Why Read Moby Dick?

Back in High School they held us down and forced Melville’s prose into our rebellious brains and we hated it. Later in college I actually picked up The Great White Whale on my own and read it one summer at the beach in between the earlier William Golding novels with the lurid covers. I liked it and considered Moby Dick an excellent exercise in converting well crafted prose into opportunities for literary analysis.

That was many years ago and I have read the novel, I believe, two more times, once with an online reading group. Like so many classics, each reading seems richer and more rewarding (this doesn’t apply to Jane Eyre which is the same every time you read it).

Why Read Moby-Dick?

I was surprised and interested when the New York Times included a review of a new book called Why Read Moby-Dick? by Nathaniel Philbrick. I certainly intend to read this one and suspect that a few other readers might also be interested. For those that have not as yet read Melville, you might be surprised at how readable he actually is (some of his earlier works like Typee are actually considered Juvenile Fiction so how hard can he be?).

So put Herman Melville on you near-future reading list and don’t forget Moby Dick.

2 thoughts on “Why Read Moby Dick?

  1. I don’t think I agree with you from a literary point of view but I understand how the gender thing might hold for more popular readers.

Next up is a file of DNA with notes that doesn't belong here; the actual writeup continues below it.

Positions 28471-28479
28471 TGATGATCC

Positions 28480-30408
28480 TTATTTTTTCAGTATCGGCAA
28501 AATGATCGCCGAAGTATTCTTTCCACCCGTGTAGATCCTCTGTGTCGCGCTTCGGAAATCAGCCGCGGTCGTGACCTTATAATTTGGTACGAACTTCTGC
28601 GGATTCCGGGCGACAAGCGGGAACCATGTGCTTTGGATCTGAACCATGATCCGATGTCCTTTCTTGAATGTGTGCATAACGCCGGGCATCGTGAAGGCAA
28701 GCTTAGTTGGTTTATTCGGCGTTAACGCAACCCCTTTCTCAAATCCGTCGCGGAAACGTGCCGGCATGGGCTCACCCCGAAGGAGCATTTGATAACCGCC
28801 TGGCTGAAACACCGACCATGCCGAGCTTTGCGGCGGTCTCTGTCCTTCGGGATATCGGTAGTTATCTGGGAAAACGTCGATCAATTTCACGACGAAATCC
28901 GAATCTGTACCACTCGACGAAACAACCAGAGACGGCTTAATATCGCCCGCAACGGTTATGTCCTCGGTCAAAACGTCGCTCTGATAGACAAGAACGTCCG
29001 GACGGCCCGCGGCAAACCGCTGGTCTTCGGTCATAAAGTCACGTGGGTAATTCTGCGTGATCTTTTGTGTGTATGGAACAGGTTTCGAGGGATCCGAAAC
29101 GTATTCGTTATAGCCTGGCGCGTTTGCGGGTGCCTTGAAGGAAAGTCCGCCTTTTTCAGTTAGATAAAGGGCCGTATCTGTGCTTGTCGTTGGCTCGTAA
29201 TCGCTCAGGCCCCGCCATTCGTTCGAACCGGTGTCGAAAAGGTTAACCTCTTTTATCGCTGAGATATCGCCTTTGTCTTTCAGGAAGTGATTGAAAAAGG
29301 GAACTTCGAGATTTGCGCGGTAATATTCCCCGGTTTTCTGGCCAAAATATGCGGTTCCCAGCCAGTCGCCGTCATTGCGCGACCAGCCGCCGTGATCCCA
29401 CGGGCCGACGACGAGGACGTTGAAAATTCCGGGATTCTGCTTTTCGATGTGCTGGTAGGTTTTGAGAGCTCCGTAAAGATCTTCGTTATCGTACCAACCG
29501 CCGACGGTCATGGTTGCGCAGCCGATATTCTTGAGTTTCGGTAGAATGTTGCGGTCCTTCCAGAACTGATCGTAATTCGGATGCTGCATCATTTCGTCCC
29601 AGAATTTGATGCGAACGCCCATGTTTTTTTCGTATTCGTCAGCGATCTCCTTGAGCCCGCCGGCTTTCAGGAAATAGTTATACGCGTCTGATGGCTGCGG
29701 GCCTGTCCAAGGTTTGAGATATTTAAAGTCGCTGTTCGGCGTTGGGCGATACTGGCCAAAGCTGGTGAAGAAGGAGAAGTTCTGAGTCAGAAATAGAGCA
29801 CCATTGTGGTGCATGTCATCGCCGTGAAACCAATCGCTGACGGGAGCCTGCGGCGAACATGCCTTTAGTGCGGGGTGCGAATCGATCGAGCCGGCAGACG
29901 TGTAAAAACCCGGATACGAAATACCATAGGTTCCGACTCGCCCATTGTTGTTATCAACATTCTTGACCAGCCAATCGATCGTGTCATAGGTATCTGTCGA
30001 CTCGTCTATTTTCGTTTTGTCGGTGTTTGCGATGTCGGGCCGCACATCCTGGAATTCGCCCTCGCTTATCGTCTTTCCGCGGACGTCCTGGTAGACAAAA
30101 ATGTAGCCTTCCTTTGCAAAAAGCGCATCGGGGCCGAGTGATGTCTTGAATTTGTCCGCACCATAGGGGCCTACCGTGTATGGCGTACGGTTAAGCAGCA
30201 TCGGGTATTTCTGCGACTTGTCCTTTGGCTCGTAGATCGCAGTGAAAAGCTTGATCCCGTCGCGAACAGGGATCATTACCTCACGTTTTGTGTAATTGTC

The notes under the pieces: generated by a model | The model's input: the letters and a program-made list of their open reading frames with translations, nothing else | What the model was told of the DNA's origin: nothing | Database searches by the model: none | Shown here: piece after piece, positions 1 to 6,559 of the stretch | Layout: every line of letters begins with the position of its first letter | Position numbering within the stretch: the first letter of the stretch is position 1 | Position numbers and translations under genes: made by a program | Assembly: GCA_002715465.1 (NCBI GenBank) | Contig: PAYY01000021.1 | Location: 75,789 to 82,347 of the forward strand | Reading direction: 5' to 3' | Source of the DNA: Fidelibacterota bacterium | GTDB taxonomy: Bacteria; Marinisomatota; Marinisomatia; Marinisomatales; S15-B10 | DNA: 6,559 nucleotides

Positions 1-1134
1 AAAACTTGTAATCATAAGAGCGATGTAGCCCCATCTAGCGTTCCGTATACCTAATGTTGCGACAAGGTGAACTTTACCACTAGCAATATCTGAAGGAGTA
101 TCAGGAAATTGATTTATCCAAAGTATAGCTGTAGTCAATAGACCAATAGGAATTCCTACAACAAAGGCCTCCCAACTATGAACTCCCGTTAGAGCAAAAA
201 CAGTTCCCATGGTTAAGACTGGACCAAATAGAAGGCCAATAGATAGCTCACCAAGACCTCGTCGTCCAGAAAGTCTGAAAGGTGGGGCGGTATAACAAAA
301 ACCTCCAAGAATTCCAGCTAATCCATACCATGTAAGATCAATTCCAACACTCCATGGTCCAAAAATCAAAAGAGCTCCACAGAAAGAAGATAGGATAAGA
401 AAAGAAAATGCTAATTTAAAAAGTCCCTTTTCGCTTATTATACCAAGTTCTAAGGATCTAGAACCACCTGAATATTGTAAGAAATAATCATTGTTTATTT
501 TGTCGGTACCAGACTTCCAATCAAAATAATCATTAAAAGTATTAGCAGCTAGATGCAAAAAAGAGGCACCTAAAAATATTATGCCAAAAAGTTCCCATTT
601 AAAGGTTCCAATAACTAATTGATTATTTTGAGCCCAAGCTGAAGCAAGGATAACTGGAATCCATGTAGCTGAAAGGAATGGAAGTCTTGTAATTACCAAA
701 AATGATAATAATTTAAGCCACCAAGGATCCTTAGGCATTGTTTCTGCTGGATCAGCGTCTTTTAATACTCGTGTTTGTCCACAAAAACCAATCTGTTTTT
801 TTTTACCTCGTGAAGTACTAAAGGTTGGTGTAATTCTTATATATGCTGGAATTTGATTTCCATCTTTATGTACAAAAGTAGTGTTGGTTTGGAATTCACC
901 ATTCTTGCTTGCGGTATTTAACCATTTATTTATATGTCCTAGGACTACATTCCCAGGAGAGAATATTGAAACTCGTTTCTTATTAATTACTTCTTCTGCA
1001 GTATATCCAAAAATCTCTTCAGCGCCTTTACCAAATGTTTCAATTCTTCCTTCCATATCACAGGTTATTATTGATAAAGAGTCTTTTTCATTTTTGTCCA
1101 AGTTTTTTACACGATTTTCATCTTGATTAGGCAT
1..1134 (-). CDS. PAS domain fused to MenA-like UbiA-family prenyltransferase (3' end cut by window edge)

They forced us to read Moby Dick in High School and for the most part I hated it, although the classroom discussions about fate and the like made it almost interesting. I’ve read the novel two more times since then, the last being with a Yahoo reading group. Now I find that all the details of ships and whaling are somewhat comforting. I think they create eddies in the narrative that allow the reader to slow down and take in some knowledge before once again setting forth in the chase boat after their destiny.

    One thing I became aware of, especially in some of Melville’s other, less daunting works, is that Melville is a good writer and his prose is easy to read, despite its age. Sometimes school teachers place unwarranted obstacles in the minds of the students and it’s a shame to hear about kids that are literally afraid of reading such a tough old bird as Herman Melville.

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  2. Moby Dick is very much a man’s book with limited appeal for women (the male equivalent of Jane Austen, I guess). That said, I read Moby Dick a few years back and I quite enjoyed it. But that’s because I generally love adventure stories and tales of the sea.

    Thanks for the link to the essay. Really enjoyed reading it.

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